How do I solve AP chemical equations without memorization?

In summary, the conversation is about reviewing AP chemical equations and figuring out the products given the reactants. The person is looking for a general explanation on how to solve these types of questions and mentions that memorizing every single reaction is not feasible. They also mention the possibility of finding rules on a website but have not been successful. The expert recommends knowing a few basic reactions and suggests using a recommended reading list or general chemistry textbooks to gain a better understanding. They also mention that on the AP exam, students will have to complete a set number of chemical equations.
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I am reviewing AP chemical equations in class and we have to figure out the products given the reactants. I don't want to post every single question so could someone explain how to these types of questions in general:

potassuium permanganate solution is added to oxalic acid and acidified with a few drops of sulfuric acid

magnesim turnings are added to aqueous ferric chloride

solid zinc hyrdoxide is treated with concentrated sodium solution.

Note;
The products in each question are very different so I can't just memorize every single chemical reaction. Maybe there is a website with rules for stuff like this, but I can't find any.
 
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  • #2
Originally posted by JKLM
I am reviewing AP chemical equations in class and we have to figure out the products given the reactants. I don't want to post every single question so could someone explain how to these types of questions in general:

potassuium permanganate solution is added to oxalic acid and acidified with a few drops of sulfuric acid

magnesim turnings are added to aqueous ferric chloride

solid zinc hyrdoxide is treated with concentrated sodium solution.

Note;
The products in each question are very different so I can't just memorize every single chemical reaction.


There might be a better way --- t'ain't been found yet, to my knowledge --- if you haven't the time to "memorize" a few basics, you're going to go through hell learning chemistry.
Maybe there is a website with rules for stuff like this, but I can't find any.

There are only seven (6? or 8?) reactions you have to know as a chemist, substitutions, eliminations, and free radicals --- see Jerry March, Advanced Organic Chemistry for the details --- these reactions are not restricted to organic chemistry, but cover anything you'll ever run into. There's a hitch --- you've got to know some chemistry before any of it will make any sense to you --- you have to have been handed a "recommended" reading list at the beginning of your course --- use it. Failing the reading list, hit the school library and pick one or two of the general chem texts from the pre-AP days and start digging.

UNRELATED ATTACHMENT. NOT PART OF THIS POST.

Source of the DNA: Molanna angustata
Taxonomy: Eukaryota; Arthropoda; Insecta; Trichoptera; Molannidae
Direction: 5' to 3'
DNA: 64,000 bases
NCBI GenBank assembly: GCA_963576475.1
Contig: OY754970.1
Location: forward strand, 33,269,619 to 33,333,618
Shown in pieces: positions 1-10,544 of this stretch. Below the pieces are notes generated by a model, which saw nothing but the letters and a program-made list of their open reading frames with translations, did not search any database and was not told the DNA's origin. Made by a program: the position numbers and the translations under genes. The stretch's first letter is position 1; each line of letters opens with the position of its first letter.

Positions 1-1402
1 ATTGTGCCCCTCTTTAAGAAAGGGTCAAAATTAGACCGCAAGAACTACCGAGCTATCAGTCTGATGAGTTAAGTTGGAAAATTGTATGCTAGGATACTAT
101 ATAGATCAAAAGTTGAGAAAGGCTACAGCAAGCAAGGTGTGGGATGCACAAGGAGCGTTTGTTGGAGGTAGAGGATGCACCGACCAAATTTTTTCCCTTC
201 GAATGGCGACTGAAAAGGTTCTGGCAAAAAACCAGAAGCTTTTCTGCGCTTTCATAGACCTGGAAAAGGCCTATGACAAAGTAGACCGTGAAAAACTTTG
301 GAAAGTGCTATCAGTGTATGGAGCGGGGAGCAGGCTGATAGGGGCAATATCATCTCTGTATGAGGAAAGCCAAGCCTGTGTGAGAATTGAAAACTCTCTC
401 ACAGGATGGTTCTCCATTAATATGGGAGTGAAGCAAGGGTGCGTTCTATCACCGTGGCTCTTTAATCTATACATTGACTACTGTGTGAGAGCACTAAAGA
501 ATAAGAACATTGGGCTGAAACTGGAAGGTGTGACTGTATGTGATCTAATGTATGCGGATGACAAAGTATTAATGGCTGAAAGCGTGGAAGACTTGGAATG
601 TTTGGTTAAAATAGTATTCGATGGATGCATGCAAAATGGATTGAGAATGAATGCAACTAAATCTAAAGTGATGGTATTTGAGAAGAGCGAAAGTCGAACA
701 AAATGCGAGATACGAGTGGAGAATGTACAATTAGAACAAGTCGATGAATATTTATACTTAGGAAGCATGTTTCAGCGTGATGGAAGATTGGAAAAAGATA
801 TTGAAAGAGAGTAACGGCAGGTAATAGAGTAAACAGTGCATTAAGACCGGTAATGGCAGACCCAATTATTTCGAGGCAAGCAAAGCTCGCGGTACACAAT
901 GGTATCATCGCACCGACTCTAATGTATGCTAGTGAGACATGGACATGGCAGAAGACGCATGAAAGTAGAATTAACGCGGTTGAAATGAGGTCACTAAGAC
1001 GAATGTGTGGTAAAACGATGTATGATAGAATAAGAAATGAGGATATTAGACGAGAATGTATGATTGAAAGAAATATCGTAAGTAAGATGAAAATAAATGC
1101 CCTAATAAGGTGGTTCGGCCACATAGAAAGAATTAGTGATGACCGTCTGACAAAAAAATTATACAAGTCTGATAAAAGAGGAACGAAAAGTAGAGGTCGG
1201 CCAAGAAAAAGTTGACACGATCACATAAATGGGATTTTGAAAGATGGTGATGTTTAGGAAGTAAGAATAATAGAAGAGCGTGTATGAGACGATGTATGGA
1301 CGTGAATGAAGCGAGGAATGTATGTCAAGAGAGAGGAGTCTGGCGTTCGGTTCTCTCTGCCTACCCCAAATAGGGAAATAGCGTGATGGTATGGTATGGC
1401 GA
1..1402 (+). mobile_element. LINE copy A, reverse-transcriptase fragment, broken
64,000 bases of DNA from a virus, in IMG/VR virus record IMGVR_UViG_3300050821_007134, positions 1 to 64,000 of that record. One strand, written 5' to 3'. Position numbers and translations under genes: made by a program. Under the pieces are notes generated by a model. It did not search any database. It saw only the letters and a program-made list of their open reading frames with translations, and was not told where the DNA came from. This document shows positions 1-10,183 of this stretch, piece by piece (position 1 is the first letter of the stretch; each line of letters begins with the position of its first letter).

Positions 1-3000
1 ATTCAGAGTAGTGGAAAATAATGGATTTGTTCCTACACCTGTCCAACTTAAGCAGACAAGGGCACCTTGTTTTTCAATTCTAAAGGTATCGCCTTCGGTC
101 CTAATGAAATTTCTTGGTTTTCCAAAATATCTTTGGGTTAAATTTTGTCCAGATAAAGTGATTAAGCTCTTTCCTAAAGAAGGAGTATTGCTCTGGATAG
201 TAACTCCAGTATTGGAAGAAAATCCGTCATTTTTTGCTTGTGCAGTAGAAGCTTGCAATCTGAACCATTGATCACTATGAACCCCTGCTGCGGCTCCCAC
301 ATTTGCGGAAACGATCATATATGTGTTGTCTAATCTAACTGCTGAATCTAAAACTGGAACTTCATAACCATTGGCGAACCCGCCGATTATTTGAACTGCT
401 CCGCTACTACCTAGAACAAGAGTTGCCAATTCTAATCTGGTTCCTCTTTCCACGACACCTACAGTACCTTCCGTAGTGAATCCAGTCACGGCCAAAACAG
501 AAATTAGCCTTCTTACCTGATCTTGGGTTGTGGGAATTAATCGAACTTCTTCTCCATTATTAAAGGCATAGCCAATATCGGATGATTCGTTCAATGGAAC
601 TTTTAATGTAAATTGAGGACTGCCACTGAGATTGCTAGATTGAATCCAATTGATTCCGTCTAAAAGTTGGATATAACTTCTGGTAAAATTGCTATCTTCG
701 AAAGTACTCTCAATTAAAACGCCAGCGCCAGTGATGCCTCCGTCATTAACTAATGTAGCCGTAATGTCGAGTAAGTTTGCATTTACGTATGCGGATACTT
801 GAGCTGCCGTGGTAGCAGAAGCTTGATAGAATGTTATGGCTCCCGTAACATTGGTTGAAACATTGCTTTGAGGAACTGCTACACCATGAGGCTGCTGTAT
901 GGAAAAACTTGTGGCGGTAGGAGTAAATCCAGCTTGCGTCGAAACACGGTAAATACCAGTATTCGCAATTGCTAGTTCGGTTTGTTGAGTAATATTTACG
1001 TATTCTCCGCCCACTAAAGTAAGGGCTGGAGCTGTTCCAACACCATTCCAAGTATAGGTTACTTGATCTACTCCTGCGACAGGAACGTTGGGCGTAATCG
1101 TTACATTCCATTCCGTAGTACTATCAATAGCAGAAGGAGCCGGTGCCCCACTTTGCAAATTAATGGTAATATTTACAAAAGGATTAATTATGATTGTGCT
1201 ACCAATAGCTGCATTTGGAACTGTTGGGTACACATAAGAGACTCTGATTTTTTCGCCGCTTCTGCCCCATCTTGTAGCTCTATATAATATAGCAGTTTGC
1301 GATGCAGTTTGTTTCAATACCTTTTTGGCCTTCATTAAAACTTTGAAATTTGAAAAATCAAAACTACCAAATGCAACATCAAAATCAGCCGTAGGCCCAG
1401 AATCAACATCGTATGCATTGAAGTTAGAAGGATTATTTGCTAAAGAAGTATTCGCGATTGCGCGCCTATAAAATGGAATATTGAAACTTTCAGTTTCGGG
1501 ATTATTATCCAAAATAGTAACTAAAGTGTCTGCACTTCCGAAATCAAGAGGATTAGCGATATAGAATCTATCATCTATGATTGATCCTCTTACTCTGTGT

• #3
And to add to that, on the AP exam you'll get a big list of chemical equations, and you'll have to pick out several of them (a dozen, I think) and complete them.

It's not fun. =P
 

What are AP chemical equations?

AP chemical equations refer to the chemical equations used in Advanced Placement (AP) Chemistry courses. They are used to represent the reactions between different substances in a concise and standardized form.

What is the purpose of AP chemical equations?

The main purpose of AP chemical equations is to help students understand and predict the outcome of chemical reactions. They also help to communicate and record the results of experiments in a clear and organized manner.

How are AP chemical equations written?

AP chemical equations follow a specific format, with the reactants on the left side of the arrow and the products on the right side. The reactants and products are separated by an arrow, with any additional information such as physical states or the direction of the reaction written above or below the arrow.

What are coefficients and subscripts in AP chemical equations?

Coefficients are numbers written in front of a chemical formula to indicate the number of molecules or moles involved in the reaction. Subscripts, on the other hand, are numbers written below and to the right of an element's symbol to indicate the number of atoms present in a molecule.

What are the rules for balancing AP chemical equations?

The following are general rules for balancing AP chemical equations:
1. The number of atoms of each element must be the same on both sides of the equation.
2. Only coefficients, not subscripts, can be changed to balance the equation.
3. Start by balancing the most complex or unique molecule first.
4. Balance elements that appear only once on each side of the equation first.
5. Check to make sure all atoms are balanced after making any changes.

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